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DJL

Electric Aircraft - The Thread

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Good point dear sundevil,

Locking into any single technology too early limits investment into other forms of energy.

As an aside, I was reading up on nuclear power when I came across a graph that showed that countries that invested heavily in atomic power generating plants tended to invest less in other forms: solar, wind, tide, hydro-electric, fuel cells, bio-diesel, etc.

It is too early to say which is the "best" new energy source and it may end up that "A" is "best" for equatorial deserts, but totally useless in the Arctic. "B" might be "best" in mountains, but totally useless on plains, etc. In the long run, we will end up with 3 or 4 "best" systems, depending upon local circumstances.

I still believe that battery-powered airplanes will dominate short-haul routes: commuter, crop-dusting, banner-towing, initial flight training, glider-towing and skydiving.

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This is an interesting topic that I’ve been following for a long time - in 1987, at age 12, I converted my liquid fuel R/C airplane to electric and around that same time, I converted my gasoline lawn mower engine powered go cart to electric. I’m also an early adopter of the Tesla Model S and am on my 2nd one, so, I have some experience with electric vehicles. I’m very excited about the potential of Magnix’s electric 208B conversion revolutionizing the skydiving industry.

With that in mind, I haven’t read this entire thread, but, I do know there are a few things to know about BE aircraft: Charging from 0-50% happens very quickly compared to 50-90% and the last 10% takes forever. There are ways to charge a very large amount of battery storage very, very quickly compared to the way EV cars are currently charge with one cable - by compartmentalizing the pack and charging with 2, 4 or 6 cables/power sources for example. So, you could charge to full over night, fly until the battery is down to 10%, shut down to charge to 50% and just fly between 10 and 50%. How long that would take will be difficult to determine. I also know fast charging the packs puts a lot of stress on them and accelerates degradation. You’ll typically lose about 3-5% capacity soon after delivery and will eventually get to 10-15% capacity loss. As battery technology advances, expect these numbers to improve, but, not by much.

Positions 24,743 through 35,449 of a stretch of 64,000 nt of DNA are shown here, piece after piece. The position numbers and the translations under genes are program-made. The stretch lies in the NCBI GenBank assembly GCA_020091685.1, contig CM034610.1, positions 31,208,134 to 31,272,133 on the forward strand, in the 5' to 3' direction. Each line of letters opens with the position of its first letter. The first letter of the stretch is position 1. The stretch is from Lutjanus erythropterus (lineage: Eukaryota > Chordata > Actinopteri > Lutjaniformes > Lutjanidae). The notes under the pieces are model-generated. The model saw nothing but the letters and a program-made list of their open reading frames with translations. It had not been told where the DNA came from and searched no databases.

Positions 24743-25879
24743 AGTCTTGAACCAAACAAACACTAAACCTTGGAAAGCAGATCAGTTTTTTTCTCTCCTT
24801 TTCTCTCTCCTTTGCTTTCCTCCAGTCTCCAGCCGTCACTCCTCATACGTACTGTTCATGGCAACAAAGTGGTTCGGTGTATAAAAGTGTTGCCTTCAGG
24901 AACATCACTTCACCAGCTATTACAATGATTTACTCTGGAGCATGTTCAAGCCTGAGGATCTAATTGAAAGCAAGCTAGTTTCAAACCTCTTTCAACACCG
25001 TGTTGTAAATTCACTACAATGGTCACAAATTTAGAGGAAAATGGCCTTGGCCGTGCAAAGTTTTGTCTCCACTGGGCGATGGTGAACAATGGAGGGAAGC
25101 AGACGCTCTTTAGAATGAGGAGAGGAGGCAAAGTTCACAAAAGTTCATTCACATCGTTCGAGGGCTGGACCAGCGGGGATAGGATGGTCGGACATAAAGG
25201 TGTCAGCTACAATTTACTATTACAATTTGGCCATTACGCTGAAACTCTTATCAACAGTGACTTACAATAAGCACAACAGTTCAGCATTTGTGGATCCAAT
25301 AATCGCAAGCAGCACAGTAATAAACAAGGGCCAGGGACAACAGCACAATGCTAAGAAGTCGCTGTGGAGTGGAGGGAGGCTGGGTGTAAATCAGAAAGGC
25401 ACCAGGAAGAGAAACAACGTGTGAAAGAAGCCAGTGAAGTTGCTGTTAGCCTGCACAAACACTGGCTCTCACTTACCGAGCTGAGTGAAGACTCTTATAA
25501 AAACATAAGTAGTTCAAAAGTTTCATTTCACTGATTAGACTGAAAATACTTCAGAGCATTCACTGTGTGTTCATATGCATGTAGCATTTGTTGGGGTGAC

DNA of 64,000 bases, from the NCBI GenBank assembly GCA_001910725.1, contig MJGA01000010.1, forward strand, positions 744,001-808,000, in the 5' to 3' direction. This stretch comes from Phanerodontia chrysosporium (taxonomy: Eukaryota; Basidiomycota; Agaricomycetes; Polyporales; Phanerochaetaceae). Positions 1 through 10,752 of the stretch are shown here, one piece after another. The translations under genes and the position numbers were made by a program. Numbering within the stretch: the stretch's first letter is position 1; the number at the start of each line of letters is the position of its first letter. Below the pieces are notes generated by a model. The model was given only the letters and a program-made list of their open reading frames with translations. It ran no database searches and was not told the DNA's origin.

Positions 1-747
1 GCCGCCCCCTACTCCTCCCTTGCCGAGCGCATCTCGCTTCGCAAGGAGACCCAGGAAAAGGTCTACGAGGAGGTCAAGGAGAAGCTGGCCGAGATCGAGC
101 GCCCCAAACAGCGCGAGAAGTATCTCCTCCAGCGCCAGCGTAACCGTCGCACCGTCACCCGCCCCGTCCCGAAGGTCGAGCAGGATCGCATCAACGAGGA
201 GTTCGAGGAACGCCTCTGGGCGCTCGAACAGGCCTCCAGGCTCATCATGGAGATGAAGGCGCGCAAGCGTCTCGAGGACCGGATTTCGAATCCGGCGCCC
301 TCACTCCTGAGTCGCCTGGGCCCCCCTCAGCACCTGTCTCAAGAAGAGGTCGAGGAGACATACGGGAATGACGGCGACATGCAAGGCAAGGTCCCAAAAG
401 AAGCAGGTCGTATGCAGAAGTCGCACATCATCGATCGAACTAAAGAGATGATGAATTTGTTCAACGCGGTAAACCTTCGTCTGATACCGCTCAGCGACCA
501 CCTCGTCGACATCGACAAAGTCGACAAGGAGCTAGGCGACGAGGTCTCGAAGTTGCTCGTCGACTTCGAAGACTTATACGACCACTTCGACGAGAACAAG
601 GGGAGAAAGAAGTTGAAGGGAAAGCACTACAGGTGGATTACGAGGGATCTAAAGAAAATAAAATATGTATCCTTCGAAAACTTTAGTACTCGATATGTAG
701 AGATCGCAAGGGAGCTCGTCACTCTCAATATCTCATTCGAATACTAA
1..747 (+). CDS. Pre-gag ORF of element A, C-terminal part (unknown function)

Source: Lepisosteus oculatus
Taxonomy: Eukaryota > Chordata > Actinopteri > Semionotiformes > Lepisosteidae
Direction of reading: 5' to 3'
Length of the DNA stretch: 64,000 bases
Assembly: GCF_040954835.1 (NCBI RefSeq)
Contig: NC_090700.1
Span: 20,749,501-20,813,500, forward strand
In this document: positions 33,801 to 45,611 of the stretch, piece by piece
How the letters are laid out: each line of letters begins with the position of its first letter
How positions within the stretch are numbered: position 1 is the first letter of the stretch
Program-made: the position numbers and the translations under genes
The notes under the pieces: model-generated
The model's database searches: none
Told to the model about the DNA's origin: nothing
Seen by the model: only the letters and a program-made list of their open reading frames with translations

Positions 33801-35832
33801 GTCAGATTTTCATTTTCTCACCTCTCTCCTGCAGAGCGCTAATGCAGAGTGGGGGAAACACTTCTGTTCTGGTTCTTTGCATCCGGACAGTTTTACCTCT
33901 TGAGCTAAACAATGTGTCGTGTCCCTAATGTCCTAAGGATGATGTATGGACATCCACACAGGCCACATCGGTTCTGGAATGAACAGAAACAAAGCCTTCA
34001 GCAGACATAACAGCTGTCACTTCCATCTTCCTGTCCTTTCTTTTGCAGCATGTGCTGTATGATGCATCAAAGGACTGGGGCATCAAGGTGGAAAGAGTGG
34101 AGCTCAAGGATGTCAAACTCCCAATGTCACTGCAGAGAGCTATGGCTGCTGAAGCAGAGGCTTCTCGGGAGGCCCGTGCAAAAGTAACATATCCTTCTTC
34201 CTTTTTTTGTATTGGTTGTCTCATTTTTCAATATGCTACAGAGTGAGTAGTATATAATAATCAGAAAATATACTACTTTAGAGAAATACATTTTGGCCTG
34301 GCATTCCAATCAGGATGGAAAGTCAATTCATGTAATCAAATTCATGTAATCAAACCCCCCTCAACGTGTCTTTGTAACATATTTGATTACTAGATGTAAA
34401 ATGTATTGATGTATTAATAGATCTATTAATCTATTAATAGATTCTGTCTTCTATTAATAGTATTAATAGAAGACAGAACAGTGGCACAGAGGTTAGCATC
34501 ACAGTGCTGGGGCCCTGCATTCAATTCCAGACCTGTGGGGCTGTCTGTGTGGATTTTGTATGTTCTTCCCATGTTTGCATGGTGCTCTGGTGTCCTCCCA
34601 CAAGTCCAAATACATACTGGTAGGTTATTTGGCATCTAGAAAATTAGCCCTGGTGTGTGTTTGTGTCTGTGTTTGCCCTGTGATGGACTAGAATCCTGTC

The main hurdle I see is that high power demand during climb to altitude is exponentially more kWh consuming than level flight. So, whatever numbers they are putting out for testing, they will be far, far worse. Right now, the eCaravan configuration is just putting batteries in the passenger area and that allows it to fly for 30 minutes of level flight - No where near required capacity for skydiving operations. Also, as the transition to BEV for terrestrial transportation unfolds, the demand for battery materials will be limited as the control of resources for battery production is already being locked up.

I’m much more keen on the idea of hydrogen powered fuel cells for aviation and the obvious advantages behind it. ZeroAvia recently demonstrated full flight in a Piper M-Class and Airbus is working on several fuel cell designs. Magnix is also working with Universal Hydrogen on a Dash-8 conversion in a very exciting way!

Hydrogen fuel cell conversions could be much more cost effective than conventional power plant replacement/overhaul. I could see a 208B using a compartmentalized liquid hydrogen storage tank in a belly storage configuration where the fuel would be loaded as cartridges with a forklift.

https://www.ainonline.com/aviation-news/air-transport/2020-09-18/conversion-plan-set-promote-early-switch-hydrogen-fuel

Now, all the cost advantages of switching is dependent upon conventional aviation fuel costs remaining high. I believe as the transition to BEV for terrestrial transportation and a general transition away from petroleum based plastics to plant based plastics occurs, the cost of aviation fuel will drop as demand for petroleum based products drop. Aviation will be the last to transition to alternative fuels and the remaining supply of refined oil will become incredibly cheap as the long tail of supply plays out.

Skydiving operations’ short flight requirements may turn out to be a perfect test bed for development of BEA (battery electric aviation) and FCA (fuel cell aviation) applications.

Edited by BMAC615

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Another article that gives more specific details on the Ampaire hybrid version of the Cessna Skymaster (named the Electric EEL), which has two engines in a front-and-back orientation (push-pull). The front engine has been replaced with an electric, so it is configured with a 300 hp piston in the back, and a ~200 hp electric in front.

Mokulele Airlines is current doing a month long series of trial flights on a 20 min route between two airports on Maui. Apparently it does the whole round trip (40 min) set on just one electric charge. Should provide good data on reliability and performance under simulated real route use.

https://www.flyingmag.com/story/aircraft/ampaire-hybrid-electric-trials-begin/

Here's the Wikipedia page for the Electric EEL:
https://en.wikipedia.org/wiki/Ampaire_Electric_EEL
 

Edited by Divalent

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